History Creator / AstridLindgren

5th Dec '15 2:22:59 PM beergood
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* MemeticMutation: Allan Edwald`s interpretation of Anton Svensson, the father of Emil in three successive movies:

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* MemeticMutation: Pretty much every one of her books, and most of the movies, are sources of this for Swedes.
**
Allan Edwald`s Edwall's interpretation of Anton Svensson, the father of Emil in three successive movies:


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** The gnomes in ''Literature/RonjaTheRobbersDaughter''.
--> Voffo gör di på dette vise?
** "[[Literature/TheBrothersLionheart ALL POWER TO TENGIL, OUR LIBERATOR!]]"
** "Du har inte den den rätta knycken, fabbro Melker!"
24th Nov '15 1:30:20 PM Glim
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* TeasingFromBehindTheLanguageBarrier: the three main characters in Bill Bergson employ this with Rövarspråket to mock the boys belonging to the Red Rose.
11th Sep '15 3:01:00 AM Morgenthaler
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* HowDoYouLikeThemApples: The sign that Mio is the prince of the Land of Faraway.
12th Aug '15 7:02:39 PM Gaidheal
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* AuthorTract: And AuthorAvatar, at the same time: ''Pomperipossa in Monismania'' is about a writer of childrens' books who lives in a country that, while mostly a fairish place to live, has quirks in the tax system that lead to the marginal tax rate being 102% for Pomperipossa. It was written in reaction to Lindgren finding out that her marginal tax rate was... 102%, as an unintended consequence of the combination of self-employment and a high income. SomeAnvilsNeedToBeDropped may apply; the story lead to a fairly intensive debate regarding taxes, and may even have been a decisive factor in the Social Democrats losing the elections to the Riksdag that year, for the first time in 40 years.

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* AuthorTract: And AuthorAvatar, at the same time: ''Pomperipossa in Monismania'' is about a writer of childrens' books who lives in a country that, while mostly a fairish place to live, has quirks in the tax system that lead to the marginal tax rate being 102% for Pomperipossa. It was written in reaction to Lindgren finding out that her marginal tax rate was... 102%, as an unintended consequence of the combination of self-employment and a high income. SomeAnvilsNeedToBeDropped may apply; the story lead led to a fairly intensive debate regarding taxes, and may even have been a decisive factor in the Social Democrats losing the elections to the Riksdag that year, for the first time in 40 years.
30th May '15 9:48:46 AM Eilevgmyhren
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---> [[LargeHam '''EEEEEEEEEMMMMMIIIILLLL!''']]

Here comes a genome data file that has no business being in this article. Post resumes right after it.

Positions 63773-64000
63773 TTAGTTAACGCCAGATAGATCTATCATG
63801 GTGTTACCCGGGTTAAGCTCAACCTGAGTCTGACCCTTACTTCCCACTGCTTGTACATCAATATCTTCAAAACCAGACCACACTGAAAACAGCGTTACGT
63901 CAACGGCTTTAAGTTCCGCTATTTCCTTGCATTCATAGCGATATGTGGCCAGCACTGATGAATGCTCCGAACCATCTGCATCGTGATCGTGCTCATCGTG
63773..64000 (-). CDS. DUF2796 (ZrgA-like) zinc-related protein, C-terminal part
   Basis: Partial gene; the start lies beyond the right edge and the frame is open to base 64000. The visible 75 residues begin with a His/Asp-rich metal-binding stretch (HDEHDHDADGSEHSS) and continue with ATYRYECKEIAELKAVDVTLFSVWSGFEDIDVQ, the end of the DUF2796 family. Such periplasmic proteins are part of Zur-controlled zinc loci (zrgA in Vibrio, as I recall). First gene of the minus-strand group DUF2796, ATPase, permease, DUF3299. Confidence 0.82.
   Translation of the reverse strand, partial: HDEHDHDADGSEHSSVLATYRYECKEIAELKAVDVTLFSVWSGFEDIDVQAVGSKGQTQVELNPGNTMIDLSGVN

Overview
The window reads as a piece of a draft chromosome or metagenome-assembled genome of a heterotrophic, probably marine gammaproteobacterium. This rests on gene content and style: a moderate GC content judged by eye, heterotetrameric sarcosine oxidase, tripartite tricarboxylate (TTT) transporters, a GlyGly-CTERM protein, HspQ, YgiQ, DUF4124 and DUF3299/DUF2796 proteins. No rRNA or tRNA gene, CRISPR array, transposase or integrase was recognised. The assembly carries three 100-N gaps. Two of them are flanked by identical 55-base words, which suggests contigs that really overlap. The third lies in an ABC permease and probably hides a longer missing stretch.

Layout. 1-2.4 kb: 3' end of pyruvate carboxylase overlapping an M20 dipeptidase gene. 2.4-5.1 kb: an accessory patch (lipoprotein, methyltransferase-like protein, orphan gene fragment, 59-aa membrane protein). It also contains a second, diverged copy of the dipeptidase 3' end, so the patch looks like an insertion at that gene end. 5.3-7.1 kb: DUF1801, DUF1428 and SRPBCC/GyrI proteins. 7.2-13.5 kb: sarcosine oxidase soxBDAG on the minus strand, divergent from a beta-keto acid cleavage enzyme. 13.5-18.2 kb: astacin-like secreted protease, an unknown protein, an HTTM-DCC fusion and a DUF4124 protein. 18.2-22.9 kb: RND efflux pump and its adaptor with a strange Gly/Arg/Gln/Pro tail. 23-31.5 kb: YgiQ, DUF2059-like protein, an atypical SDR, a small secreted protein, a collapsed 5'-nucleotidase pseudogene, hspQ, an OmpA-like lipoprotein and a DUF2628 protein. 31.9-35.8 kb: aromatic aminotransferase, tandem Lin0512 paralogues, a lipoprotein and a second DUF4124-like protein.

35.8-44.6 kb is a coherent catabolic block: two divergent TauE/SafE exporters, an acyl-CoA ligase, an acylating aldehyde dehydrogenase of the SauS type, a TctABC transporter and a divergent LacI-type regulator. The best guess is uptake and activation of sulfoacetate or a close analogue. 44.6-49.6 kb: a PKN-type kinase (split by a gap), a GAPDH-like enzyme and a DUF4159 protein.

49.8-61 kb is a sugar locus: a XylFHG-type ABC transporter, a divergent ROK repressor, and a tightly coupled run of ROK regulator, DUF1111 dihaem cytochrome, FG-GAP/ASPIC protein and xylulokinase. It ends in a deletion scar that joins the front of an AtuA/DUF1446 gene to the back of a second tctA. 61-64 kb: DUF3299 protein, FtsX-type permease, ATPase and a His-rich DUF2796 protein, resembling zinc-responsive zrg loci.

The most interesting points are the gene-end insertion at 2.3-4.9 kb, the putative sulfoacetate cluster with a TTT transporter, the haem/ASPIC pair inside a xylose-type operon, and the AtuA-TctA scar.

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---> [[LargeHam '''EEEEEEEEEMMMMMIIIILLLL!''']]'''[[LargeHam EEEEEEEEEMMMMMIIIILLLL!]]'''
30th May '15 9:47:53 AM Eilevgmyhren
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* MemeticMutation: Allan Edwald`s interpretation of Anton Svensson, the father of Emil in three successive movies:
---> [[LargeHam '''EEEEEEEEEMMMMMIIIILLLL!''']]
23rd Apr '15 3:40:13 AM Gaya
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** Also complete coincidental is the fact that Christopher Lee played major bad guys [[http://www.imdb.com/search/name?roles=tt0093543,tt0167260 in both movies]].
26th Mar '15 4:08:31 AM matteste
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[[quoteright:300:http://static.tvtropes.org/pmwiki/pub/images/2c9004406199860bebf2ffb437511f97.png]]
9th Mar '15 10:27:43 AM AnotherGamer
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* PrecisionFStrike: In Emil of Lönneberga, the farmhand Alfred tries for a long time to come up with a way to tell the maid Lina that he is not interested in marrying her, keeps stalling because he wants to say it in "A somewhat nice way" in order to not hurt her feelings. Ultimately, he tells her; "You know Lina, that engagement we have been talking about? I really think we should screw that." The narrator then explains to the reader that "I do not want to teach you any bad words, but that was really the best poor Alfred could come up with."

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* PrecisionFStrike: In Emil of Lönneberga, the farmhand Alfred tries for a long time to come up with a way to tell the maid Lina that he is not interested in marrying her, keeps stalling because he wants to say it in "A somewhat nice way" in order to not hurt her feelings. Ultimately, he tells her; "You know Lina, that engagement we have been talking about? I really think we should screw that.it's a pretty shitty idea." The narrator then explains to the reader that "I do not want to teach you any bad words, but that was really the best poor Alfred could come up with."
29th Jan '15 1:04:19 AM Omeganian
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* EurekaMoment: In one of Emil's adventures, there is a part where a man buys an unshod horse. All attempts to shoe it fail due to the horse kicking, and one man remarks that the buyer was cheated - at home, they tried to shoe it twenty times. Angry, the trader says anyone can have the horse for free, but when Emil takes him up on the offer, says he'll need to get him shod first. However, the horse's reaction reminded Emil (a five years old) of his family's servant, and he realized that [[spoiler:the horse is merely ''ticklish''. So, he manages by holding the horse's ''hoofs'', which have no nerves by definition.]] The trader tries to back out of the deal, but the crowd forces him to keep his word.
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